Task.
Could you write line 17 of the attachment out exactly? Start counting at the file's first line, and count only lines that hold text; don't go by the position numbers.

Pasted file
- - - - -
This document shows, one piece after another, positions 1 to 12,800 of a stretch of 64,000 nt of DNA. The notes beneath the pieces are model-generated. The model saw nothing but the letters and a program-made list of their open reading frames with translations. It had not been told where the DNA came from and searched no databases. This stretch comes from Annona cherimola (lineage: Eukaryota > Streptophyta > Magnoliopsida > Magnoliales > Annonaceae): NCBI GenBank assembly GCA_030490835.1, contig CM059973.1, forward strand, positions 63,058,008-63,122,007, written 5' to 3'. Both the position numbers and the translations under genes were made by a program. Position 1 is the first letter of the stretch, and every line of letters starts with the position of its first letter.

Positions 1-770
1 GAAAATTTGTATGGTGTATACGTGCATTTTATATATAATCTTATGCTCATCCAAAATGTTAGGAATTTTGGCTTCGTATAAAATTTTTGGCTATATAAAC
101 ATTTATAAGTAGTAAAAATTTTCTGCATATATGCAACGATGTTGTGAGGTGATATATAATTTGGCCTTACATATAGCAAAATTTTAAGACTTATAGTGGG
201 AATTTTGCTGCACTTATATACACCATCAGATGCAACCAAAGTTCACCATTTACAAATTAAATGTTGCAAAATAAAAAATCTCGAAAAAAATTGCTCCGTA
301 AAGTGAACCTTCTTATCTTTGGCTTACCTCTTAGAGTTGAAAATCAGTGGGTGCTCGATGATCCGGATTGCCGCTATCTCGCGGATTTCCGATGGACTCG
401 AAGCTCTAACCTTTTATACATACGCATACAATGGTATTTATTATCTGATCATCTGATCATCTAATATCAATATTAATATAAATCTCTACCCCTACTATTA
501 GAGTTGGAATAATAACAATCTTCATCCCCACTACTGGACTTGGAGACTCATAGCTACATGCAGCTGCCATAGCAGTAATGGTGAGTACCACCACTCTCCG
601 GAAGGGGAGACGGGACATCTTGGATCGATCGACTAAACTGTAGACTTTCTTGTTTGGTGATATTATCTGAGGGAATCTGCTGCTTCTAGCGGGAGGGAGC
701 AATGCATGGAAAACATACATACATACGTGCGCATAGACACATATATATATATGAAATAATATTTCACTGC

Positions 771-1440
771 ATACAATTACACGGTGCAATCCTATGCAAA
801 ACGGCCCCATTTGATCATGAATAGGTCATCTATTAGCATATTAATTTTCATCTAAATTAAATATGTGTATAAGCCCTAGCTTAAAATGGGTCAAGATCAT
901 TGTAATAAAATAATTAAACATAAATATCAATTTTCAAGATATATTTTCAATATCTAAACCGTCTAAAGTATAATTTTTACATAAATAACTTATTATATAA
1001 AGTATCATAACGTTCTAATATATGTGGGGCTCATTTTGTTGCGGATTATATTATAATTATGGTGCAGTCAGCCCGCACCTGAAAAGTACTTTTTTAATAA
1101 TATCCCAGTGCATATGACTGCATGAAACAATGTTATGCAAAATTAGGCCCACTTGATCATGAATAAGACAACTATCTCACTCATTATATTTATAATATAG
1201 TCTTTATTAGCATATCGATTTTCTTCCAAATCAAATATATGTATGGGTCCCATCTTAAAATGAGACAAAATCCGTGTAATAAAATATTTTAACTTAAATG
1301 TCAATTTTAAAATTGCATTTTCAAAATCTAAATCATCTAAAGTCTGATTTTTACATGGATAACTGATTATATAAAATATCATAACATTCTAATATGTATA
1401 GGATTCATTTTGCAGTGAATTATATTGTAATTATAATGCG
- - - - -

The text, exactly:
1201 TCTTTATTAGCATATCGATTTTCTTCCAAATCAAATATATGTATGGGTCCCATCTTAAAATGAGACAAAATCCGTGTAATAAAATATTTTAACTTAAATG